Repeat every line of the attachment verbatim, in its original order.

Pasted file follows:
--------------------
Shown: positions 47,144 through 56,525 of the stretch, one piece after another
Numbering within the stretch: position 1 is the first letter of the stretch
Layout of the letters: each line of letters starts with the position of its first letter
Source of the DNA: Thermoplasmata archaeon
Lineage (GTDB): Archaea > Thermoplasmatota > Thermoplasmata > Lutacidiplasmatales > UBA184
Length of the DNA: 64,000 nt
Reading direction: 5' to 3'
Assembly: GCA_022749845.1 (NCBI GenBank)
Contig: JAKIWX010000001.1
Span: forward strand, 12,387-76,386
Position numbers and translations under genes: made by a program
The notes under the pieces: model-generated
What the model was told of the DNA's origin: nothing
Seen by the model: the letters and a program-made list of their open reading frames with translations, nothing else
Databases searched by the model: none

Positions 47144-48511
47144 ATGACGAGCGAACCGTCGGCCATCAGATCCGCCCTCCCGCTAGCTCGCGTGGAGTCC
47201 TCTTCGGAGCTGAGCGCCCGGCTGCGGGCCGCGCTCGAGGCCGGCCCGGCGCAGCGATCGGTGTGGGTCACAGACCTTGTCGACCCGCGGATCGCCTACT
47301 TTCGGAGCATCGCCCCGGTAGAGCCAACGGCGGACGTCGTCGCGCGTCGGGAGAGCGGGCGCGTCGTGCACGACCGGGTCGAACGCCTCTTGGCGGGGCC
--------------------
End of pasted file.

Shown: positions 47,144 through 56,525 of the stretch, one piece after another
Numbering within the stretch: position 1 is the first letter of the stretch
Layout of the letters: each line of letters starts with the position of its first letter
Source of the DNA: Thermoplasmata archaeon
Lineage (GTDB): Archaea > Thermoplasmatota > Thermoplasmata > Lutacidiplasmatales > UBA184
Length of the DNA: 64,000 nt
Reading direction: 5' to 3'
Assembly: GCA_022749845.1 (NCBI GenBank)
Contig: JAKIWX010000001.1
Span: forward strand, 12,387-76,386
Position numbers and translations under genes: made by a program
The notes under the pieces: model-generated
What the model was told of the DNA's origin: nothing
Seen by the model: the letters and a program-made list of their open reading frames with translations, nothing else
Databases searched by the model: none

Positions 47144-48511
47144 ATGACGAGCGAACCGTCGGCCATCAGATCCGCCCTCCCGCTAGCTCGCGTGGAGTCC
47201 TCTTCGGAGCTGAGCGCCCGGCTGCGGGCCGCGCTCGAGGCCGGCCCGGCGCAGCGATCGGTGTGGGTCACAGACCTTGTCGACCCGCGGATCGCCTACT
47301 TTCGGAGCATCGCCCCGGTAGAGCCAACGGCGGACGTCGTCGCGCGTCGGGAGAGCGGGCGCGTCGTGCACGACCGGGTCGAACGCCTCTTGGCGGGGCC